Should I go out tonight or stay in? Is this the time to move on in my career or should I stay where I am for awhile? Should I buy these new boots or wait until next year?
It’s been estimated that the average adult makes about 35,000 decisions every day. That’s almost 2,000 decisions an hour, over ~18 waking hours. Some of these decisions are big ones – decisions about life changes, career choices, relationships. And some are small decisions, things like whether or not to eat that second cookie or to move forward with a non-major purchase.
Many decisions can be stressful, and even the right decision can be controversial. In the world of sports, we see players, coaches, and administrations constantly making decisions that will affect the play, the game, and sometimes even the future of an entire league or sport.
You may consider yourself a decisive person, or maybe decisions – even the small ones – cause you slight analysis paralysis. Either way, there are strategies you can use to become a better decision maker for big and small decisions. Here are five of our favorites:
1. Keep Your Confidence in Check & Know Yourself
Confidence is a good thing, but overconfidence can actually put a damper on our ability to make good decisions. For instance, if you tend to think you can get 8 things done in an hour vs. the 2 things you’ll actually get done, that will roll over into putting you behind at other points in your day, and inhibit decisions you made or would have made if you’d been more realistic about your capacity. At the same time, if you tend to be less confident in your own abilities than you should be, you should be self-aware and allow that knowledge to spur you into more proactive, perhaps more aggressive decisions when appropriate. Being honest about your confidence levels in general will allow your decisions to be better aligned with reality — and ultimately more successful. On a larger scale, the better you seek to know yourself and what you care about, the more you can align your daily and life decisions with those things.
2. Don’t Source the Crowd. Source the Experts.
In the age of booming social media content, it’s easy to listen to the masses – which can, at times, be helpful. But a lot of people like to talk about a lot of things…even things they know very little, or nothing about. When you’re making decisions, especially big decisions, make sure you’re listening to and seeking counsel from people who have experience with the issue you’re facing, who have had to make a similar decision or from a similar place in life, and who will share with you the realities and results from that decision. If you are sourcing the crowd, make sure to filter those responses a bit so that your own decision is most informed by those who can actually speak into it.
3. Treat Yo’ Self…Like a Friend
It can be easy to be much more critical with ourselves in decision-making than we might with a friend. A good strategy to try — especially if you do have to make a decision fairly autonomously — is to think about how you might advise a friend facing a similar decision. Would you tell your friend to take that interview because you know she deserves more and has more to give her career than where she currently is? Speak the same truth to yourself. Would you tell your friend that he should sign up for that race because you know it will motivate him to get in better shape and ultimately, live a more healthy life? Tell yourself, and get registered. We all know self-care is important, but it can be hard to practice. This includes decision-making, too. Treat yourself like you treat your best friends, and practice talking through decisions as you would help your friend work through a choice.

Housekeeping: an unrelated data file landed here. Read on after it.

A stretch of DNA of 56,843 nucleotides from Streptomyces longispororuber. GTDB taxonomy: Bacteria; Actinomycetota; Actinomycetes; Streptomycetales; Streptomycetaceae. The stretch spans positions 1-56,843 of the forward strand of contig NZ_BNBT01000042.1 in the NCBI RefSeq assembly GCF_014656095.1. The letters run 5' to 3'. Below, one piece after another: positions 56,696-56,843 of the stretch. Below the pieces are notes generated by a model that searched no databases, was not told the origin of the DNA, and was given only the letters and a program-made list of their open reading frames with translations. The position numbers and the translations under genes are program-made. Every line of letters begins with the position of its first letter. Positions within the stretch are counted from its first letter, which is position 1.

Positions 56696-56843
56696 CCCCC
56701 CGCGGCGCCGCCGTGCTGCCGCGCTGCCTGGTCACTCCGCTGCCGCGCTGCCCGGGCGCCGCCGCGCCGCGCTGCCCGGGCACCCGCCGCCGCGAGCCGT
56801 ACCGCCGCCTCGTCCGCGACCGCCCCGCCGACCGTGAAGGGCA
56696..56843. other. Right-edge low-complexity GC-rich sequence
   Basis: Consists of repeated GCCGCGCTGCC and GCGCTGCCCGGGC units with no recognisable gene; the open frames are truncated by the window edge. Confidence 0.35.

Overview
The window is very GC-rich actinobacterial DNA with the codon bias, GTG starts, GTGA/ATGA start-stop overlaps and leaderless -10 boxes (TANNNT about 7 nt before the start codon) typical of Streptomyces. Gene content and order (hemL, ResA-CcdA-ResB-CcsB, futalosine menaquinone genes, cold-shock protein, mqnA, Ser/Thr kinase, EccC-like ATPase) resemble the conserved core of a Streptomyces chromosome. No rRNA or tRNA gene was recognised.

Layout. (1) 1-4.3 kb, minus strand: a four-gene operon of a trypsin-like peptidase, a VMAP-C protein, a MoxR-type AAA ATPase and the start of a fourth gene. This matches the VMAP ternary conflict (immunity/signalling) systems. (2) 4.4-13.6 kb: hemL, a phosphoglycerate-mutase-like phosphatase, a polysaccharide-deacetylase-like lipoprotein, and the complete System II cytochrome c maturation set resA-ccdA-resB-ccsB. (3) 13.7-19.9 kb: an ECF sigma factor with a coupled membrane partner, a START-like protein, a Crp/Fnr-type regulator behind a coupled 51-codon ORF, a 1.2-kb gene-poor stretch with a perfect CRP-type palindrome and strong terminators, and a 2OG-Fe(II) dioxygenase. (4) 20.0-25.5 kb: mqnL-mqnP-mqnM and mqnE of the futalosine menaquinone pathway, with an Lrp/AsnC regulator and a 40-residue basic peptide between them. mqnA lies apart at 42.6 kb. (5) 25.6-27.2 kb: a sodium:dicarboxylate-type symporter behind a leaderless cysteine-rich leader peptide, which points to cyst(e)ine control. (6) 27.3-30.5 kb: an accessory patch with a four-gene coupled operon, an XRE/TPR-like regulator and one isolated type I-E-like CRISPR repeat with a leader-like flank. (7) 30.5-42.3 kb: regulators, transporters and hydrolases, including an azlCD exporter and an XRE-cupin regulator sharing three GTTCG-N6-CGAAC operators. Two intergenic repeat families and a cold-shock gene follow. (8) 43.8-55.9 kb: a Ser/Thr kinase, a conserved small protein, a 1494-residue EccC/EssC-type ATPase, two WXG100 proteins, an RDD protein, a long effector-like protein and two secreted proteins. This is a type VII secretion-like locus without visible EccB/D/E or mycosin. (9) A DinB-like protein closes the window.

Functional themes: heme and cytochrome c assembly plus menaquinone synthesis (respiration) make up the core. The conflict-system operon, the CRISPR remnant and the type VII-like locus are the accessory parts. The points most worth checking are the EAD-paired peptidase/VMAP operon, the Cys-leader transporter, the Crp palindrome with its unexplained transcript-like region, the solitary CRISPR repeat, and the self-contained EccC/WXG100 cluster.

4. Reflect On and Learn From Your Daily Decisions – Both Good and Bad
Whether you analyze your day or try to move on as quickly as possible, it can be helpful to take a few minutes at night and think about the decisions you made that day. By thinking through decisions retrospectively (both what turned out to be a wrong decision as well as those decisions you are happy with), it will help you process and prepare you to make better decisions next time. But this exercise should be done pragmatically to help you put in mental reminders for next time. Don’t let it become a time to dwell on your mistakes or have them cause more stress.
5. Put the List Away and Sleep on It
Who else loves their pros and cons lists? As much as this can be helpful in thinking through a decision, studies have shown that we can make decisions even tougher when we do this too much – we overthink, overanalyze, and get mentally exhausted, which increases our overall stress about the problem. Experts recommend an alternative – put away that list and get some rest. The “incubation” of a problem can be effective in coming back to it when you’re rested and can make a clearer, focused decision. If you have to make a decision before you’re able to rest, try turning your attention to another activity – get some exercise, cook a meal, etc. Focusing on something else will still give your mind a break and allow you to come back to that decision in a better place.
6. Make Some Decisions Just About the Fun
Some decisions should be just about fun…and some can even be energizing with a beat of competition. She Plays has a brand new Pick ‘Em Challenge where every week you can play and pick who you think will be the winner of each matchup in the world of professional women’s sports. Hockey, soccer, basketball…we’ve got it all. Play with your friends, your family, or get in the fun and fierce competition against others around the country. Register now to join the waitlist so you’re among the first to play!